Jamie Raintree is an author and a writing business teacher. She is also a mother of two girls, a wife, a businesswoman, a nature-lover, and a wannabe yogi. Her debut novel, PERFECTLY UNDONE, will be released on October 3, 2017 by Graydon House. Subscribe to her newsletter for more writing tips, workshops, and book news. To find out more, visit her website.
I first started writing seriously in 2010, completely oblivious to the fact that a little over a year later, my life would be turned upside down. I was just beginning to feel like I finally knew what I wanted to do with my life--I had completed my first (truly messy) novel, connected with a local writers group, started a blog, and began to build a social media presence. And then I found out I was pregnant with my first daughter.
Thankfully, I was naive about what having a baby would look like or I might have stopped writing then. (In fact, my naivety has served me well in many cases during my writing a publishing journey, and in the pursuit of my goals in general--highly recommended.) Because I didn't know any better, I continued writing throughout my pregnancy and picked it back up again shortly after delivery, thinking I could simply hold the baby in one arm and type with the other. I'm sure my mom still has good laughs about this expectation.
In 2012, there were two new developments in my life: the beginning of what would become my debut novel, and my pregnancy with my second daughter. I was a little less naive by this point. In fact, the stress of balancing motherhood and my passion was really weighing on me. It felt like no matter what I did, I was always failing one or the other--my kids or my commitment to my dream.
In the eight years that have passed since my oldest was just a sparkle in my eye, the struggle has only gotten harder. The further I get into my writing career, the bigger the expectations of me grow. I'm also a passionate parent, and find great fulfillment in nurturing and guiding my daughters. Actually, I'm multi-passionate, so there's weaving in my other pursuits too. In a world where there's an endless supply of to-dos to add to our plates, it can be hard to stay dedicated to what's important.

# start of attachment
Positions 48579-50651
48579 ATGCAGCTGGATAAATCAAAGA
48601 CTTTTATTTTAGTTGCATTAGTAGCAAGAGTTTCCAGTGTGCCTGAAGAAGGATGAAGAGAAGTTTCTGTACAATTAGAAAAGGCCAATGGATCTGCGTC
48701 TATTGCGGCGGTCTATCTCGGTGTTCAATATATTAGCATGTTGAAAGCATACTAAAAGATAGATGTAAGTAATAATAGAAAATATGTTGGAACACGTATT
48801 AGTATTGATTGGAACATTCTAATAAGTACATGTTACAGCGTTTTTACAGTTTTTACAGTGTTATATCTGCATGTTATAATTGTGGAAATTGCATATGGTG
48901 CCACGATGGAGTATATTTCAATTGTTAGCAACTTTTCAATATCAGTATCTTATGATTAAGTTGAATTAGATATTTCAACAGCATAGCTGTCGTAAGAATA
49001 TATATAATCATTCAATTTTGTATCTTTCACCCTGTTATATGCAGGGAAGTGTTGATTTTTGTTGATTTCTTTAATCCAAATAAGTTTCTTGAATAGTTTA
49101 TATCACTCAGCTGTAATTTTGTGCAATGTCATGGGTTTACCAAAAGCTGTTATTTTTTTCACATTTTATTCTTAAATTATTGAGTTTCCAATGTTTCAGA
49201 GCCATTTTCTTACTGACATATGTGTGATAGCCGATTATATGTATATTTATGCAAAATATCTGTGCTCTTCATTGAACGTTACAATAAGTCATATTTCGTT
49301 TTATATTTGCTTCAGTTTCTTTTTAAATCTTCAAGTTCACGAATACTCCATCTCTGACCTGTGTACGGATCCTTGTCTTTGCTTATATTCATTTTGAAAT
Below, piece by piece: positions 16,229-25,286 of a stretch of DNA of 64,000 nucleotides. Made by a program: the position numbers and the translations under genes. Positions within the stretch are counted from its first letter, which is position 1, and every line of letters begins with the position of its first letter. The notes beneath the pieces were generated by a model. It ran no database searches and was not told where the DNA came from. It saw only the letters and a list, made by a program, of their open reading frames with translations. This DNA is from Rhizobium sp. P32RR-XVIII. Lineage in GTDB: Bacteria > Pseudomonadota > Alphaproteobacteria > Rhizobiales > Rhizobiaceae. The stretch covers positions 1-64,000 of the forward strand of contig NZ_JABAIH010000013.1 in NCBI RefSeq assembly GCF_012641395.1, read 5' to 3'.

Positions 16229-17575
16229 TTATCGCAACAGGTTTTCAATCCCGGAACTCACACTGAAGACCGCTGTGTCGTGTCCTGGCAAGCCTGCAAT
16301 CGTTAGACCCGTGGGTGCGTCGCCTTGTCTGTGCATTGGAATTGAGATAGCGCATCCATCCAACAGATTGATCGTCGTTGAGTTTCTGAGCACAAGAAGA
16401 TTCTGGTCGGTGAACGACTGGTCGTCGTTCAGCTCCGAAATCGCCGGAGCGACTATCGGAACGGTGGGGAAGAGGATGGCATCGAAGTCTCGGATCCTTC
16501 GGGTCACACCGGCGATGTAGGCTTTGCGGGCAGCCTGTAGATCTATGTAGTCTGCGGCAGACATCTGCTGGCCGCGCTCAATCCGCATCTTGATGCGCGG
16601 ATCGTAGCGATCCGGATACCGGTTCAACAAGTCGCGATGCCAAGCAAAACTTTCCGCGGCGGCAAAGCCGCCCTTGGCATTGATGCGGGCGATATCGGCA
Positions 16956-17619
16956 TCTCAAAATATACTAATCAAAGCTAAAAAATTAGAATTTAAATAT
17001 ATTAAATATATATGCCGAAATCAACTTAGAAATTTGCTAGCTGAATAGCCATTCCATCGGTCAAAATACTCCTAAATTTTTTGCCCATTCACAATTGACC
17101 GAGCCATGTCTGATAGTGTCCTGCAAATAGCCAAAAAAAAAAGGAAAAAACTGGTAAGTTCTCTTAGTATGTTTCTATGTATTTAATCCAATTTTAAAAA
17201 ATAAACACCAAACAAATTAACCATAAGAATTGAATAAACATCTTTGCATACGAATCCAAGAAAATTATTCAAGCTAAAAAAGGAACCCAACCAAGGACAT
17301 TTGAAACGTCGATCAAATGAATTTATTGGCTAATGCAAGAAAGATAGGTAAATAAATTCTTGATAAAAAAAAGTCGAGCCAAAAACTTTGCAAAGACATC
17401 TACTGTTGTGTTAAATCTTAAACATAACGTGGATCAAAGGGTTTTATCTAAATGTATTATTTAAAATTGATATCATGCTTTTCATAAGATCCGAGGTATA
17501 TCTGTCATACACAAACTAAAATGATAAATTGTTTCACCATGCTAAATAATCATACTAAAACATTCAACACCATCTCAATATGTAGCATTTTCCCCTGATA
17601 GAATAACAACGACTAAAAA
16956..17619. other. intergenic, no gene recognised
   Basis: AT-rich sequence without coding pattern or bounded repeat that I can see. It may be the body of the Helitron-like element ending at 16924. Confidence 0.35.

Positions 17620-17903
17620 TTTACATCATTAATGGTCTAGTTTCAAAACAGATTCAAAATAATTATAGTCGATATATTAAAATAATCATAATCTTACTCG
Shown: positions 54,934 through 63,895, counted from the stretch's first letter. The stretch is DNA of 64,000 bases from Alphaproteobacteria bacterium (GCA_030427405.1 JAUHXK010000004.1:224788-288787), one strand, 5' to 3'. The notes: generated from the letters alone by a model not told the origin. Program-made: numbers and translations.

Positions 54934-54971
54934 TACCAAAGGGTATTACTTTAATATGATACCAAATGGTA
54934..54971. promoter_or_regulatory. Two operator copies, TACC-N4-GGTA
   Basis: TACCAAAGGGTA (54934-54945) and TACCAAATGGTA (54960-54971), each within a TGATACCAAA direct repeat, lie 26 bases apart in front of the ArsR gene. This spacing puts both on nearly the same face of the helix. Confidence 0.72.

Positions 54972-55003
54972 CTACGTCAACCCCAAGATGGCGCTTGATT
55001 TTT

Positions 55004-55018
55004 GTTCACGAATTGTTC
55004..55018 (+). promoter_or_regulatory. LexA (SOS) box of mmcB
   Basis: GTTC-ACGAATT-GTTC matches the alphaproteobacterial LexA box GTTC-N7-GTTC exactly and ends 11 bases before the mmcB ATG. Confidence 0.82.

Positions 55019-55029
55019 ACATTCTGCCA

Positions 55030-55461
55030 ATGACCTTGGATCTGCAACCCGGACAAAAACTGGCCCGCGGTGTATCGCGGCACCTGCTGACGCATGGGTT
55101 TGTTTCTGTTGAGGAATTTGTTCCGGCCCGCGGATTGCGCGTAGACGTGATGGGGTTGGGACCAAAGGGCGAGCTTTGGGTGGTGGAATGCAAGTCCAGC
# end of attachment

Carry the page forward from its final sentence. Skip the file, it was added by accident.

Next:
For me, though, giving something up never felt like a choice. Maybe it's crazy--a lot of times it felt like it--but I simply never considered the option of giving up my dream. Not seriously. No matter how much my kids needed from me (and when I had two kids under two, trust me, they needed a lot), I also realized that I had needs too. It became clear to me very early on in motherhood that in order to the be the best person for not only my daughters, but also myself, I needed to continue to do the things that fulfilled me. And that has always been writing.
One thing my dad has said to me my entire life is, "Don't ask 'if,' ask 'how,'" and whether I realized it or not, that piece of wisdom has guided me in many endeavors in my life. When I had my girls, I knew it would make more sense to put my writing career on the back burner until they started school, when I would have more time. But because I knew I deserved to put myself first sometimes, I asked myself how I could do it instead. And over the years, my girls have become as invested in my writing as me. In fact, my oldest is so proud that she tells everyone she wants to be a writer when she grows up so she can help me write my books. (She melts my heart, I tell you.)
Now, as I take my youngest daughter to her first day of kindergarten, I'm also preparing to launch my debut novel, Perfectly Undone, something I have fantasized about for almost a decade. There have been so many times when I have brainstormed while changing diapers, and snuck in sentences while making dinner. There were times I cried myself to sleep, thinking this dream would never come true. And then times when I sat paralyzed at my computer, wondering what I would do if it actually did. Nothing about chasing a dream while raising young children is easy, but I can say without a doubt that it has been worth it.
"Yes" is such a little word...
Dr. Dylan Michels has worked hard for a perfect life, so when her long-time boyfriend Cooper gets down on one knee, it should be the most perfect moment of all. Then why does she say no?
For too many years, Dylan’s been living for her sister, who never got the chance to grow up. But her attempts to be the perfect daughter, perfect partner, and perfect doctor haven’t been enough to silence the haunting guilt Dylan feels over her sister’s death—and the role no one knows she played in it.
Now Dylan must face her past if she and Cooper stand a chance at a future together. But when Cooper makes a startling confession of his own, can Dylan find the courage to define her own happiness, before her life becomes perfectly undone?
Set among the breezy days of a sultry Portland summer, Perfectly Undone is a deeply moving novel of family secrets, forgiveness and finding yourself in the most surprising of places.
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Where to Buy Perfectly Undone